Wednesday, April 24, 2013

At your age, you should consider weaning!


Talking to people about dairy products and its effects on our health, in my experience, is a touchy subject because we have been taught our whole lives in school and by media that dairy is a crucial part of our diet.  I can remember how resistant I was to the notion that dairy products are bad for us when I first heard it several years ago.  I don’t typically talk about diet with people in real life in an effort to avoid being preachy,  but if you’ve found yourself here you are likely already curious about dairy and why it’s unhealthy. What I’m going to say here may not change your mind about consuming dairy products but I hope that you will use this information to make an informed choice.
Before I get started, there is something to be said about human’s drinking cows milk.  I don’t know who in their right mind ever looked at a baby cow eating and thought, I’ve got to get me some of that!  Most people would say drinking human breast milk beyond infancy is unnatural and disturbing,  yet consider it perfectly acceptable to drink the milk from a cow.  I don’t understand the logic in that.
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The belief that this protein and calcium rich drink is essential to promote good health is flawed.
The first glaring problem is the state of the cows themselves.  Dairy cows are fed high-protein, soy-based feed instead of their natural feed of green grass. These cows are also fed bone meals – powder of ground dead animals,  which are killed from fetal disease such as mad cow disease. This is just the tip of the iceberg regarding bone meal. Study after study shows that when cows are fed omnivorous or meat diets they will get diseases,  which then have been linked to humans getting Cancer, diabetes and the list goes on and on.
Feeding cattle soy beans and grains produces grown cows with abnormally enlarged pituitary glands, giving them the ability to produce milk more rapidly. The downside to humans: the process leaves the cow weak and unhealthy, forcing the milk industry to pump the animals full of a variety of antibiotics to keep them well enough to continue to produce. These antibiotics are then in the milk or dairy products that you are consuming.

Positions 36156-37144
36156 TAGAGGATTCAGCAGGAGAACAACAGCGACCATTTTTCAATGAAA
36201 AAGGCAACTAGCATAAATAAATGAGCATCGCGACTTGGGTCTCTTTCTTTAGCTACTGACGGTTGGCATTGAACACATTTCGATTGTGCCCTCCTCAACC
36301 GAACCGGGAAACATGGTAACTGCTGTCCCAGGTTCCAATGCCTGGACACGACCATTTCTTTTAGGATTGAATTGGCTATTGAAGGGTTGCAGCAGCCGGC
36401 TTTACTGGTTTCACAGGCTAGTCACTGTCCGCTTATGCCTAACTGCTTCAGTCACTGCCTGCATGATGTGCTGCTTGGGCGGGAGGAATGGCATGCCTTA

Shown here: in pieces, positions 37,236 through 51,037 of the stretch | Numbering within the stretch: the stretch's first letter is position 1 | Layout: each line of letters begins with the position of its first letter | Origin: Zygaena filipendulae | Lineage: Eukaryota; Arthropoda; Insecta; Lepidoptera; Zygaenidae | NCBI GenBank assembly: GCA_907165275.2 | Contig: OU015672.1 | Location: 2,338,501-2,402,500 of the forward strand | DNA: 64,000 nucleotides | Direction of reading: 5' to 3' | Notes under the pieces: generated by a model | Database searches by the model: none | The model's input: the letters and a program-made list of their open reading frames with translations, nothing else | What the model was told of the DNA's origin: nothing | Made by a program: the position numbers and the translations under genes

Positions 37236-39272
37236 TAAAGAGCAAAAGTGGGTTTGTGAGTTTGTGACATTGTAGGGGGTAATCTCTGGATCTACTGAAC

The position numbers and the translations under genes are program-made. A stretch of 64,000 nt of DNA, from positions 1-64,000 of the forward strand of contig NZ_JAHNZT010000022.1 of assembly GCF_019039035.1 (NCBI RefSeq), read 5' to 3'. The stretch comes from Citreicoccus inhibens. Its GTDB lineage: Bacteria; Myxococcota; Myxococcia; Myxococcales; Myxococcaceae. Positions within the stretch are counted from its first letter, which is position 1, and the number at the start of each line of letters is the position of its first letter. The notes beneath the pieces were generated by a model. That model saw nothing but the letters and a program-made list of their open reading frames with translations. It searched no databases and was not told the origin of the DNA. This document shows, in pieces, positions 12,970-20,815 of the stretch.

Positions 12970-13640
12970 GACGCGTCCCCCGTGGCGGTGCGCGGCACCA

The pasteurization process is the act of heating the milk up to a high temperature to kill any bacteria that it might contain. Unfortunately, heat during the pasteurization process also alters amino acids in milk, which makes milk rancid and destroys vitamins. During pasteurization process, vitamin C loss is over 50%, vitamin B-12 is totally destroyed, and other vitamin losses are up to 80%. After pasteurization, synthetic vitamin D2 may be added, but this synthetic vitamin D2 has been linked to heart disease. The pasteurization process destroys the enzymes in milk which help us digest it.  In fact, about 75% of the world’s population is unable to properly digest milk, a problem called lactose intolerance.
The reason that milk has to be pasteurized is because it is contaminated with blood, pus, feces and bacteria.  Think about that.
There is some evidence that raw milk produced by organic grass fed, free range, no antibiotic, no growth hormone cows is actually good for consumption.  Unfortunately, the FDA’s current position is that raw milk is dangerous and in many states it is illegal to sell raw milk.
Yes, raw, organic milk eliminates concerns like pesticides, hormones, antibiotics, and the effects of homogenization and pasteurization – but to me, these benefits don’t outweigh dairy’s potential risks,  and they also don’t justify the need for dairy in our diets.
Most people drink milk because they have this notion that it’s the only way to get enough calcium in our diets,  but the harsh truth is that our bodies barely absorb the calcium that is in milk, and to make matters worse, it actually increases calcium loss in our bodies.  Foods originating from animal sources (like milk) make the blood acidic. When this occurs, the blood leeches calcium from the bones to increase alkalinity. While this works wonders for the pH balance of your blood, it sets your calcium-depleted bones up for osteoporosis.  In fact, countries with lowest rates of dairy and calcium consumption (like those in Africa and Asia) have the lowest rates of osteoporosis.
Many people avoid milk because it contains saturated fat, cholesterol, allergenic proteins, lactose sugar, or because, like myself, they don’t feel well after consuming it.  There are many other sources that you can get calcium and protein that are better for your body, such as dark green leafy vegetables (c’mon, we’ve all been told how important these are but how many of us actually eat them?) like collard greens, kale (personal favorite), mustard greens, and broccoli.  Soybeans, navy beans, almonds and almond butter, okra, figs, blackberries, and amaranth are all sources of calcium.  Instead of drinking milk I eat plenty of greens and additionally benefit by getting vitamin K, C, potassium, magnesium and more!
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